The lawsuit also alleges “that Jones continues to bribe the Councilmen and Mayor [Pro Tem] with cash payments and business/real estate transactions/purchases that no reasonable person would purchase … i.e., transactions that result in a windfall to the Councilmen and Mayor [Pro Tem].”

Jones provided the alleged bribes “in order to protect his own interest in his cannabis businesses (and security business) by having Councilmen deny Plaintiff’s request for Renewal, along with the denial of other numerous applicants/cannabis operators in order to prevent increased competition with his cannabis operations.” 

Councilmembers’ financial motives

Beyond allegations of bribery, the lawsuit also alleges that the three councilmembers have various financial motives for denying a permit renewal and uses the FPPC complaint as reference.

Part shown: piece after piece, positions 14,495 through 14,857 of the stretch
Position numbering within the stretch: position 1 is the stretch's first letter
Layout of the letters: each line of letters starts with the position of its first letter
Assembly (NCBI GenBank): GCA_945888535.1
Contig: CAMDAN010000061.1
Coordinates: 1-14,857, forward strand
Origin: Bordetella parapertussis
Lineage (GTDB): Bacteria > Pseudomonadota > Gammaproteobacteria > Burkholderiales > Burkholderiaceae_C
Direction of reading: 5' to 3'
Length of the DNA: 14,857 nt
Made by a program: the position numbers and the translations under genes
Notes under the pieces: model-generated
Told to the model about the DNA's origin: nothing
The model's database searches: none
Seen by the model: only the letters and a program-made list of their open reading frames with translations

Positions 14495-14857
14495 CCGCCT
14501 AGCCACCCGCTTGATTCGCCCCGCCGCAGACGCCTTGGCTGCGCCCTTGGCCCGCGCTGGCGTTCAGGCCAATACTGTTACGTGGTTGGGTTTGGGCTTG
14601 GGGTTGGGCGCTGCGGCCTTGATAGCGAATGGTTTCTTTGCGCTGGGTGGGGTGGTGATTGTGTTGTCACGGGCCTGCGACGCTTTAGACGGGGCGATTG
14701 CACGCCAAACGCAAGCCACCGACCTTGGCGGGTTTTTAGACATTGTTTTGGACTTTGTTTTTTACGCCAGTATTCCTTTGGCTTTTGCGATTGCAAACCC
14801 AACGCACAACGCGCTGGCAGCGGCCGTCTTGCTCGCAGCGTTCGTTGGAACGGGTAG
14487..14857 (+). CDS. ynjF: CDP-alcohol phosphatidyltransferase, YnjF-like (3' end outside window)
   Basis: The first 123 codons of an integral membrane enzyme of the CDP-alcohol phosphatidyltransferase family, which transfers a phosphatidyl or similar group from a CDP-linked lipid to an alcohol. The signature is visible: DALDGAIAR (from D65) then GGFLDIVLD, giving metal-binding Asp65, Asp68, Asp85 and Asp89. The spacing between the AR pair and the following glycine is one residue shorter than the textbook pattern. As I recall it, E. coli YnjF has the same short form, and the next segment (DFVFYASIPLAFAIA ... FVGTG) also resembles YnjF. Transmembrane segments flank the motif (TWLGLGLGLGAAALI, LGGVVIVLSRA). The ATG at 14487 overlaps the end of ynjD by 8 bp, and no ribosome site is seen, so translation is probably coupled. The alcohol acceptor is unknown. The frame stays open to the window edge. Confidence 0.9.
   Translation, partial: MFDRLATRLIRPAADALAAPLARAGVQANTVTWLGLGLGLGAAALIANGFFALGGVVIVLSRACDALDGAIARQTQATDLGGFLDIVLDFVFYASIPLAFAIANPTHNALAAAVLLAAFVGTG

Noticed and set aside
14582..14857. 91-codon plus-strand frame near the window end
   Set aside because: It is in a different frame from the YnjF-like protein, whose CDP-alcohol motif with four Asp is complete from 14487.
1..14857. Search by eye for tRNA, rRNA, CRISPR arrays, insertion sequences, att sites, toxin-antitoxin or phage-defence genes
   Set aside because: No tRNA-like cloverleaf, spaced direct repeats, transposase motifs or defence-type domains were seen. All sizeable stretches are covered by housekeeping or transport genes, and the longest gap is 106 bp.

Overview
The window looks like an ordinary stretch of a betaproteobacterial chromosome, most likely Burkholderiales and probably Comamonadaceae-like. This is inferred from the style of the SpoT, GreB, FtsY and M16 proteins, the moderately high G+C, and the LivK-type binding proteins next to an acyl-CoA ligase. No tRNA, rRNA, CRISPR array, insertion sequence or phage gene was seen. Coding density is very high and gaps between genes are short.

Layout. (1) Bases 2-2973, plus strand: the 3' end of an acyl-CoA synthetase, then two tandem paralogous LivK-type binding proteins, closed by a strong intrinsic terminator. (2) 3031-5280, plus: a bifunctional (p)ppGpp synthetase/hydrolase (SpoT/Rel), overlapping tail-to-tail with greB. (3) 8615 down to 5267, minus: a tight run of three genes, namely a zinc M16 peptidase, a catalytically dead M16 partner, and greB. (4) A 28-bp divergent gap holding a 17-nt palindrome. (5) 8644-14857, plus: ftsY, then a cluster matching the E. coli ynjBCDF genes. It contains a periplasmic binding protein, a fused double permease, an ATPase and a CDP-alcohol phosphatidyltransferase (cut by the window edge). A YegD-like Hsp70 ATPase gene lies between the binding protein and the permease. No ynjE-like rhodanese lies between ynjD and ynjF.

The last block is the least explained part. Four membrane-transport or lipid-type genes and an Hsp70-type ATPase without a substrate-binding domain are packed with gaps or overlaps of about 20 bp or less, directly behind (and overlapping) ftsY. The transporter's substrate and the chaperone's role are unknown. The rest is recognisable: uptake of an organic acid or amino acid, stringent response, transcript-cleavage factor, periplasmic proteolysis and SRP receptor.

— W. Smith benefited after he sold his Ace Hardware store “to a municipally regulated cannabis proprietor, for $3.5M, when that business, on information and belief, was losing money and the official sales price was listed at $1M.” Smith also failed to report it to the FPPC, “intentionally omitting and misrepresenting to the California public—presumably motivated by Councilman’s self-interest and financial gain.”
— Parris “sold a piece of devalued property to a cannabis operator for three (3) times the value of its actual worth.” According to documents included in the lawsuit, the property listed is a vacant commercial lot on Mendiburu Road that was assessed at $7,959 and sold for $20,000 to developer Michael Ellison, the current owner of Ace Hardware.